Language contexts in speech categorization: testing the double phonetic standard in bilinguals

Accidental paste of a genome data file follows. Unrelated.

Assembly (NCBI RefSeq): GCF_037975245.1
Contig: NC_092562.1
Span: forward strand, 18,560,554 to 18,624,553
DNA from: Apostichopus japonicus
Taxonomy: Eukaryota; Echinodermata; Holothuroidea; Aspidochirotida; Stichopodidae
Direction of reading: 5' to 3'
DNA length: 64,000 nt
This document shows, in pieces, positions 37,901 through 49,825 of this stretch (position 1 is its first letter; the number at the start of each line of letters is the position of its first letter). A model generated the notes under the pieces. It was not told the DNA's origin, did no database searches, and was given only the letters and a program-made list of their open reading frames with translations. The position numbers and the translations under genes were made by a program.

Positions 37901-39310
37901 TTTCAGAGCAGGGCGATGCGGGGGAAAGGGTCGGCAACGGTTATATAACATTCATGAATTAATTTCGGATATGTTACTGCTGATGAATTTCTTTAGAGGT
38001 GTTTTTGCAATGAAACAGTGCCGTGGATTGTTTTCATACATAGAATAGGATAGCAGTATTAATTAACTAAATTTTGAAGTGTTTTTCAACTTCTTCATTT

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Speech sounds are typically perceived categorically. The acoustic information in speech sounds is perceptually grouped into phonetic categories. It is widely known that language influences the way speech sounds are categorized. That is, one's native language influences where category boundaries are placed. However, it is less understood how bilingual listeners categorize speech sounds. There is evidence showing that bilinguals have different category boundaries from monolinguals, but there is also evidence suggesting that bilinguals have different category boundaries depending on the language they are using at the moment. This phenomenon has been referred as the double phonetic boundary. The goal of this investigation was to verify the existence of the double phonemic boundary in bilingual listeners. As has been done in other studies, bilingual speakers of Spanish and English were asked to identify the speech sound /ta/ from a 10-token speech continuum ranging in VOT from /da/ to /ta/ in two language contexts. In this study, however, two additional procedures were carried out. First, English monolinguals were asked to identify the continuum in two language contexts. It was expected that bilinguals, but not monolinguals, would show a double phonetic boundary. Second, while participants' behavioral measures were assessed, electrophysiological measures [event-related potentials, (ERPs)] also were recorded. This was done in order to observe how speech sounds are represented in the brain. It as expected that bilinguals, but not monolinguals, would show different ERP amplitudes across language contexts. The behavioral results showed that phonemic boundaries did not differ across language contexts for either bilinguals or monolinguals. Further analyses showed bilinguals, but not monolinguals, perceived specific speech sounds--in the "ambiguous zone"--differently across language contexts. The electrophysiological results showed that the ERPs of bilinguals, but not monolinguals, differed across language contexts. Interestingly, behavioral measures correlated significantly with electrophysiological measures only in bilinguals. This result showed that the ERP amplitude was in accordance with the number of sounds perceived as 'ta' across language contexts. The challenges of testing the double phonemic boundary are discussed, along with the limitations of the methodology used in this study.